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Publication Number: FHWA RD-03-081
Date: June 2003
Updated Minimum Retroreflectivity Levels
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Chapter 3. Updated Factors
Several retroreflectivity-dependent factors were updated in this most recent research effort. These factors included the vehicle headlamps, the vehicle type (or size), the method used to predict retroreflective sheeting performance, the number of materials considered, and the driver's age and assumed accommodation level. This chapter summarizes the work that was completed to update these factors.
In 2001, Carlson and Hawkins completed a sensitivity analysis of the then-available headlamp isocandela profiles. (46) They used typical guide sign and street-name sign placements to compare sign illuminance values at various distances. The results showed that headlamp output directed toward overhead signs decreased by about 30 to 40 percent between the mid-1980s and mid- 1990s. For street-name signs, the drop was not as severe but still substantial at 20 to 30 percent.
Carlson and Hawkins also benchmarked seven headlamp profiles against field illuminance measurements recorded in the mid 1990s along a flat tangent section of rural interstate in Kansas.(51) The results showed that the headlamp profile representing vehicles from the mid- 1980s with halogen sealed-beam headlamps had the best correlation to the field measurements. Keeping in mind that the average age of U.S. vehicles is 9 years(52) and that the field measurements were recorded before the introduction of VOA headlamps in 1997, the results provide the earliest validation of the assumed correlation between the illuminance results of modeling headlamp isocandela data and actual field illuminance measurements. Chrysler et al. have recently provided additional confirmation of this modeling assumption.(53)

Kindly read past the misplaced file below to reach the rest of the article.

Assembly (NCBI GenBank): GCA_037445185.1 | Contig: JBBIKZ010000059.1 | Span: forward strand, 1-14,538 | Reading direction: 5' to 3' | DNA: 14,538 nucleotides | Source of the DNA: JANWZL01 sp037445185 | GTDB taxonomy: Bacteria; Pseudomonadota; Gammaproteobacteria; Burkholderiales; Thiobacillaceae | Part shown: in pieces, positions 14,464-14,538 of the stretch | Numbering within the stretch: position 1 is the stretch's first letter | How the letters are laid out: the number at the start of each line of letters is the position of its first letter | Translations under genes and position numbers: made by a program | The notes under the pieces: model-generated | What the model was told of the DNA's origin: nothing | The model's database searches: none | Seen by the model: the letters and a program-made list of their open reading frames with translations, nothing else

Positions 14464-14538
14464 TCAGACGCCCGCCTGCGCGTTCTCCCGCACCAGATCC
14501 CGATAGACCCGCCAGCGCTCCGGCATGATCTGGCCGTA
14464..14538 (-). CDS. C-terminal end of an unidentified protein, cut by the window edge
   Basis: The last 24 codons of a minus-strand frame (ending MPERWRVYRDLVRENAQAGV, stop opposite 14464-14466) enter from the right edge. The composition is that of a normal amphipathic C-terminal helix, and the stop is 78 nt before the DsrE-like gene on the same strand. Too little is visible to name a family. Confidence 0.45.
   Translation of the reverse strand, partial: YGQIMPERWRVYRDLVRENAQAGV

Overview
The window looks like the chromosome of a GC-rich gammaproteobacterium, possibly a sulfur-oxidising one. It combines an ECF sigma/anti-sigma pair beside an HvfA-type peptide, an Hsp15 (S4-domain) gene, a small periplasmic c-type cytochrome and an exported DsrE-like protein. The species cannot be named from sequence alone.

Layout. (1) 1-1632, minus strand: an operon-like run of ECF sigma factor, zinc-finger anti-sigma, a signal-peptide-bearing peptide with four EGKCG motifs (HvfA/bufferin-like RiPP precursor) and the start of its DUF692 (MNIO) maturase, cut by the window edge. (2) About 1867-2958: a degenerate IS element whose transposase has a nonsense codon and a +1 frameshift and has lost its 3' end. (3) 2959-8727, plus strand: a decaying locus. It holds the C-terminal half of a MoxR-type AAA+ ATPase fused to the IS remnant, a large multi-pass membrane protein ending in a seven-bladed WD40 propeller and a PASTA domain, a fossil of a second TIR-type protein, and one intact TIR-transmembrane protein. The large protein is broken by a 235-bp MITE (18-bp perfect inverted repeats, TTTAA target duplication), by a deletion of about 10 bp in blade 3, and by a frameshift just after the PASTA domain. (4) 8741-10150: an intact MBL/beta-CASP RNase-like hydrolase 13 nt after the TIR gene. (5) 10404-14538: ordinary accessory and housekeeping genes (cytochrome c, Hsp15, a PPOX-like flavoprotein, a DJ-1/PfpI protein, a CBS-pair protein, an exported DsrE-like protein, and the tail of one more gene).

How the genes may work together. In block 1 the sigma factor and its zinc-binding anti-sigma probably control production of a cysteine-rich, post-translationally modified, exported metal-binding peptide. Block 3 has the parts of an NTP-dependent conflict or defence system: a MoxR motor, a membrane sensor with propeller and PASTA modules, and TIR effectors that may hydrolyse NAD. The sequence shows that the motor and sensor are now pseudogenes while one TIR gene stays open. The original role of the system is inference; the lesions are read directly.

After Carlson and Hawkins completed their analyses, University of Michigan Transportation Research Institute (UMTRI) published headlamp isocandela data representing model year 2000 vehicles. (54) The UMTRI 2000 headlamp isocandela profiles were the first available that included a sample from VOA headlamp types. These headlamp types were studied by UMTRI and shown to produce even less light for nighttime sign visibility.(55) For example, compared to the conventional U.S. headlamps of the mid-1990s, the VOA headlamp (which generically describes two subclasses: VOR and VOL) reduces overhead illumination by 28 percent (VOL headlamp) and 18 percent (VOR). (The VOL headlamp is a low beam with a horizontal cutoff to the left side of the beam. The VOR has a horizontal cutoff to the right side of the beam. The VOL can reduce glare to oncoming drivers compared to conventional U.S. low beams. VOR headlamps have less ability to reduce oncoming glare but produce isocandela profiles more similar to conventional U.S. low beams.)
More recently, a newer style of headlamp has entered the U.S. market and its popularity is slowly growing. These headlamps, termed HID for High Intensity Discharge, use an arc capsule where an arc jumps between two electrodes. This arc is used as the light source, instead of the glowing filament in a conventional halogen headlamp. UMTRI's latest headlamp profile representing model-year 2000 vehicles does not include representation from HID headlamps. Therefore, as part of an earlier effort related to this project, the researchers purchased 6 HID headlamp profiles. The data from the 6 individual profiles were averaged into a composite HID profile, which was compared to various other headlamp profiles, including U.S. headlamps from the mid-1980s to 2000, and a European headlamp representing vehicles sold in Europe in model- year 2000 (see table 5 for a complete description). The researchers used three typical sign placements for the analysis: right shoulder, left shoulder, and overhead. The results were mixed. However, a consistent finding was that at distances greater than 500 ft, the composite HID headlamp profile consistently provided the least amount for traffic signs (of the five U.S. headlamp profiles). (56)
To further investigate the distance-related differences, the 2000-HID profile was compared to the 2000-UMTRI profile. Considering signs with 5-inch tall letters mounted on the left- and right-mounted shoulders and a legibility threshold defined by assuming 40 ft per inch of letter height (i.e., 200 ft), the 2000-HID profile provided illumination levels of 84 and 110 percent of 2000-UMTRI profile, respectively. For overhead signs at 650 ft, the 2000-HID profile provided an illumination level of 78 percent of the 2000-UMTRI headlamp profile.
Based on the results reported above, the 2000-UMTRI profile was selected for establishing MR levels for traffic signs. However, it is important to note that as technologies, specifications, and the vehicle fleet composition evolve, there will be a need to revisit the headlamp issues associated with MR development.